The time is here. Are you ready for summer vacation? I’m not referring to vacations to the beach or canoe trips in the mountains. I’m talking about those three months every summer when US school children are home 24/7. For an artist, or anyone who runs a creative business from their home, this can be a challenging time. But it doesn’t have to be a stressful one. If your business is a large percentage of your income then you might consider summer camps and babysitters. However, if you’re like me and your business is only a supplement it’s time to think about priorities. Children come first. That doesn’t mean you can’t have a fun summer with your kids and run your business. I’m going to share how I do it and would love to hear about other strategies from artists who work from home.
1. Change your Schedule: My summer schedule changes drastically when my daughter is home, but it’s the same schedule I’ve kept for the last five years. It may be summer, but I get up early, have my coffee and work till about lunchtime. After lunch I do something with my child. The rest of the afternoon is her time.
2. Activities with Friends: Make arrangements with your child’s friends so that 1-2 times a week you do have an entire day to yourself! There’s nothing wrong with this and your child will love being able to see their friends.
3. Art Activities: I’ve always made a point of buying my daughter art supplies of her own, but what a child loves even more is when you buy them the same sketchbook you use. It makes them feel like an artist! I take my daughter on sketching days. I pack up our sketchbooks and go to the local botanical gardens. Not only am I spending time with my child (outside of the house) but I’m also creating art. This is a perfect time for sketching out ideas for future projects or just letting my inner artist doodle for a bit.
Sometimes we take cameras too and go on Nature walks. I always find great inspiration for my art on walks.
Call your local community arts center, sometimes they have mini classes for parent and child–like Try Clay classes.
Are you a jewelry artist? Make jewelry together!
Visit an art museum.
4. Take a Day Off: Just do it! Your creative muse will thank you. Creating non-stop is a good way to burn out. We need other experiences in our lives from which to draw creativity. It’s never been easier to take time off but still be in touch with your business. If you sell on Esty, there’s an Etsy app that will keep you in touch with your customers while you’re away.
Children grow up so fast. Don’t let the most important years pass you buy!
Are you an artist and a mother, or father, who works from home? Share how you adjust each year to the kids being home for the summer.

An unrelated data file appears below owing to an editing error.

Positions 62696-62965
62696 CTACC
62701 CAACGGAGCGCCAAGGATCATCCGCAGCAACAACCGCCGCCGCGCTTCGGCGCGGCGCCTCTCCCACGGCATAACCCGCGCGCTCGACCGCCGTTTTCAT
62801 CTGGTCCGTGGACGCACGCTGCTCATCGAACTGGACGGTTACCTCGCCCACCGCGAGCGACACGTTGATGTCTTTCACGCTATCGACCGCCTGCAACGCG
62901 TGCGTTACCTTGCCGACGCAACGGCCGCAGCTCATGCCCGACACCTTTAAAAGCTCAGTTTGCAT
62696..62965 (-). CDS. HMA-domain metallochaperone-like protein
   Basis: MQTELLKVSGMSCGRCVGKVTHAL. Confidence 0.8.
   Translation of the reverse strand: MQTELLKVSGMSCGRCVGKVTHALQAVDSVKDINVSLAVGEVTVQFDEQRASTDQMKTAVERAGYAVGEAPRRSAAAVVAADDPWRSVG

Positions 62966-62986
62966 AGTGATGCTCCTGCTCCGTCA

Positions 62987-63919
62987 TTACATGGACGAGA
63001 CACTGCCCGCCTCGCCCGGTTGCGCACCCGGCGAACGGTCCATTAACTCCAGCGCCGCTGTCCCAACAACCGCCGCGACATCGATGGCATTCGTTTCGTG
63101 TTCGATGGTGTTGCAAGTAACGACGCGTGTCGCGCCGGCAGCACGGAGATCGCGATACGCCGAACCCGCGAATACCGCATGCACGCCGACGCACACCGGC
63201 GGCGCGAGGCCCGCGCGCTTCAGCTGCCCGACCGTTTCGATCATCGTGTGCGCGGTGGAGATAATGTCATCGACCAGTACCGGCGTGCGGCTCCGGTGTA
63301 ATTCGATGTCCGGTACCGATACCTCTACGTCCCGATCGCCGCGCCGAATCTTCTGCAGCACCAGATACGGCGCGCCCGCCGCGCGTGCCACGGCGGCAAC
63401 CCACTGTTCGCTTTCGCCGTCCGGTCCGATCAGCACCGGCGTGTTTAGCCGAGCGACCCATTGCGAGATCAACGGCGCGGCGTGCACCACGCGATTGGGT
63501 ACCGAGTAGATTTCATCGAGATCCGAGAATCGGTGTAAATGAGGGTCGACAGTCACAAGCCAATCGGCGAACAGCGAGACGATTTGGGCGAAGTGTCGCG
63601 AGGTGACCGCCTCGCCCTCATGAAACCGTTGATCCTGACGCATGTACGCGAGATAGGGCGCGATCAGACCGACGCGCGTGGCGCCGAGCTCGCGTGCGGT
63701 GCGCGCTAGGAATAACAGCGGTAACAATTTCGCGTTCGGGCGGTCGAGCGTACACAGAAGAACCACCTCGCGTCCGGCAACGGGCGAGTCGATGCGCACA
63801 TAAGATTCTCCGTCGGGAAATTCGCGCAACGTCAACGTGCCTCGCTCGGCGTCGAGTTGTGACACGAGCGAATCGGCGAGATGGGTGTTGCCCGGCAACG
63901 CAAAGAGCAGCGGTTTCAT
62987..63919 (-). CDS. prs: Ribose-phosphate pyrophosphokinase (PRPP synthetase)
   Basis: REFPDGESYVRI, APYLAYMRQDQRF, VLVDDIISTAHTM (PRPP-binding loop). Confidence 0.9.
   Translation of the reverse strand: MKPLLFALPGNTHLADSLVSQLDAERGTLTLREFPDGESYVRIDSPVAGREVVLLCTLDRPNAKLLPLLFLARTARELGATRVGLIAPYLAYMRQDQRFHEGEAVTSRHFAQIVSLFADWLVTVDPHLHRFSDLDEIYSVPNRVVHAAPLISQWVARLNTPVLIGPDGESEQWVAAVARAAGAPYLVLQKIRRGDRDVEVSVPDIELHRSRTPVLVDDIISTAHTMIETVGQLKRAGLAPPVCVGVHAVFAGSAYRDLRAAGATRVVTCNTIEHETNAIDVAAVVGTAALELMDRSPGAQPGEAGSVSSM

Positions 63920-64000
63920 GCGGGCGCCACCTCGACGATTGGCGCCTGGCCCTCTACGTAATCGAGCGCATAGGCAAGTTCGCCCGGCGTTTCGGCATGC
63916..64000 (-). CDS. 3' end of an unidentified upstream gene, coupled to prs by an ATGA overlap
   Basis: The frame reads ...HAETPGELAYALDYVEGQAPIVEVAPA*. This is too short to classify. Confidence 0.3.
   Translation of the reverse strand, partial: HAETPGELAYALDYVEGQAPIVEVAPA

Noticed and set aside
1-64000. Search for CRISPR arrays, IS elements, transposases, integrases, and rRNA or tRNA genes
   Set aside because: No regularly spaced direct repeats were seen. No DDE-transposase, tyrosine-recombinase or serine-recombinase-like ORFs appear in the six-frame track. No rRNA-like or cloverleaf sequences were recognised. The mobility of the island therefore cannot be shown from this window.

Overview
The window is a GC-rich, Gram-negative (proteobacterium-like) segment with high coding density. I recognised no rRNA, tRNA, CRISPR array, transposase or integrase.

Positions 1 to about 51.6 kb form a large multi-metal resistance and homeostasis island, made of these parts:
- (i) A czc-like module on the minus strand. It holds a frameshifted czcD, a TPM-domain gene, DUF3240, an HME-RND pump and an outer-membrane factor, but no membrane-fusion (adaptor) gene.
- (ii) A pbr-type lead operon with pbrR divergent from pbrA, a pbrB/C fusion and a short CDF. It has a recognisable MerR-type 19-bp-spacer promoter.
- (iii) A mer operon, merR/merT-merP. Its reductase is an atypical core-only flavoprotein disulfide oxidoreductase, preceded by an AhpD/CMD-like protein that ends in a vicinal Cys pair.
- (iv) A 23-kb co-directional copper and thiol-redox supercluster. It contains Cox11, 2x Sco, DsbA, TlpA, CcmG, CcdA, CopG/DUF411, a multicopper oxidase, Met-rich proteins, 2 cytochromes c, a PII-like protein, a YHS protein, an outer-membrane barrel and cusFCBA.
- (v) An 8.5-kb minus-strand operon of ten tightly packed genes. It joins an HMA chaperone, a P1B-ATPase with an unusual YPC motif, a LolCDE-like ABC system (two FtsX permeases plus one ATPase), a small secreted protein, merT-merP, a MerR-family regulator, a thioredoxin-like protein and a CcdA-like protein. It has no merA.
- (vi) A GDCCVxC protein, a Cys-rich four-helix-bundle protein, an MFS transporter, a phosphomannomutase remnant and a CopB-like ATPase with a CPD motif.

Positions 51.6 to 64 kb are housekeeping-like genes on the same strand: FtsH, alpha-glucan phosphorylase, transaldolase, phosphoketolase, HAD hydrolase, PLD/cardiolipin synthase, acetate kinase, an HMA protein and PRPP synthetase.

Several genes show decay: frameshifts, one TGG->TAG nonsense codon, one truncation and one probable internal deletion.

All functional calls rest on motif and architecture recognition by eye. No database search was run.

An editorial note: none of these pieces were created to address today’s #StopSOPA protests. Nor did EBSQ have any obvious gallery pieces that addressed censorship in general (that wasn’t of the girly-bits variety, which would have diluted the message too much)
EBSQ did NOT “black out” today out of respect for our paying customers who depend upon our services. But I think as artists, this is a conversation we should probably be having. I personally (and professionally) oppose SOPA/PIPA. From what I’ve read and researched it goes too far in limiting our freedoms and doesn’t effectively address the issue of piracy, which many of our members have unfortunately experienced firsthand. So I bring it to you: Where does copyright protection end and censorship begin?
I’m still in holiday mode and will be till my daughter returns to school in January. But the blogging (and creating) must go on! One of the things I look forward to most is the post-holiday shopping for art supplies. I always get a few gift cards to my local arts and crafts store. Here’s a snapshot of this year’s post-holiday art supplies. The magazine was actually a gift from my Christmas stocking but the rest I bought. Strathmore Windpower Series is my favorite watercolor paper. I’ve tried a few other brands and always go back to Windpower. The brush is a watercolor mop made by Cotman. This brush has been on my “buy list” for months but they aren’t cheap. Thankfully, I had a 50% off coupon begging to be used. The last little nugget is a tube of Winsor & Newton Artists’ Watercolor – Indigo. Good watercolor isn’t cheap either, so I often buy one tube at a time when I have limited funds.
Now it’s your turn. I want to know what art supplies you received or bought this holiday/post-holiday season. Is there something you like to stock up on during the sales? What was your favorite artsy gift this year?